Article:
Top 10 reading list for a fan?
I always put it No. 1 because it was the first book that hooked me, and it’s The Sorrows of Young Werther, by Johann Wolfgang von Goethe, a German writer. No. 2: Infinite Jest by David Foster Wallace. Amazing book. No. 3 I would put War and Peace by Leo Tolstoy. It’s just a classic and it’s really good to learn about the Russian culture. No. 4 I would put Herman Melville’s Moby Dick. Really good book as well and you learn so much about whale fishing, it’s crazy. No. 5 I would go with The Second Sex by Simone de Beauvoir. It was one of the first feministic books and she’s very intelligent. No. 6 I would put IQ84 by Haruki Murakami. No. 7 I would put The Tin Drum by Günter Grass, another German author. It’s a great book—it’s a really annoying book, you get pissed at all of the characters. No. 8 I would go with Le Mur from Jean-Paul Sartre, just to get into the existentialist stuff. No. 9 Hemingway, Old Man of the Sea. Although all of the Hemingway books are good. And No. 10 I have to put one Serbian author in too. The Bridge on the Drina by Ivo Andric.
What has been your favorite tournament so far?
I really love Charleston. It’s just a beautiful tournament. I just feel very comfortable there. I won once and I played semifinals last year. So I always play well there.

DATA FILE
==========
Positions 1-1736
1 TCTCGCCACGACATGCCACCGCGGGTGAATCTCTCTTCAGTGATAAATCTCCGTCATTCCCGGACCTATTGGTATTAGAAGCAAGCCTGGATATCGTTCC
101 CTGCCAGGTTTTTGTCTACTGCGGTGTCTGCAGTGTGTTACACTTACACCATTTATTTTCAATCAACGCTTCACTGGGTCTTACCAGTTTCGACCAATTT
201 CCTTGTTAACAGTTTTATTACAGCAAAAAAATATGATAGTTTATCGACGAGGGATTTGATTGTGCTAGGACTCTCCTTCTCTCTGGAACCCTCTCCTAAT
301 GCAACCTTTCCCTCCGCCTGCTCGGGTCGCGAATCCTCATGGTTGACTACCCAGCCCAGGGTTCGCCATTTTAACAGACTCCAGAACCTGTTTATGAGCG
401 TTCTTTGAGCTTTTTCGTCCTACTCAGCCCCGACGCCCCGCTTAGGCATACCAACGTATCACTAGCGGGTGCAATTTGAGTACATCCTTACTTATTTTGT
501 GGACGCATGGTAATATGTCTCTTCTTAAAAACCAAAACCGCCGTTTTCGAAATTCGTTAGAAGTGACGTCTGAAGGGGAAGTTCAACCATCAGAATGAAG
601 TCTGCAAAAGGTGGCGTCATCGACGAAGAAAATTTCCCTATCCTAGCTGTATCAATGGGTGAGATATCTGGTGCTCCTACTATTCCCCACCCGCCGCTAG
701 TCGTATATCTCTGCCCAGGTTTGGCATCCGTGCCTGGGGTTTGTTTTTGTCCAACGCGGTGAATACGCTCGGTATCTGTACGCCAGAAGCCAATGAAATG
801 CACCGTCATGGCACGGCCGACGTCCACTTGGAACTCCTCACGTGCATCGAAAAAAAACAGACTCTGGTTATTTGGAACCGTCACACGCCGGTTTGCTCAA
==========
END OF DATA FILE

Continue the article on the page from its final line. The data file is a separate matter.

If you could invite three people to dinner, dead or alive, who would you make sure was dead?
I only pick dead people. So they’re all dead!
Is it true that you reached out to Steffi Graf for being your coach? What makes her a good coach? Can you still approach her for suggestions if she can't be a full time coach?
Well I asked her if she would be willing to help me or if she could imagine herself being a coach. I didn’t ask her straightly if she wanted to coach me. But she immediately said she would not want to travel. A few times I was in Las Vegas and I practiced with her there and she gave me great tips. You just listen to somebody that has won Grand Slams. You just listen to them differently. And you feel like they can connect with you and your fears and pressures.
What are you currently reading?
Currently I am reading Ivo Andric. And I’m reading a collection of interviews by the Paris Review, which was a magazine for literature in Paris during the ‘60s and ‘70s. They have amazing interviews with all of the writers in the world. And it’s very interesting to read about their methods, work ethic and where they get their inspiration.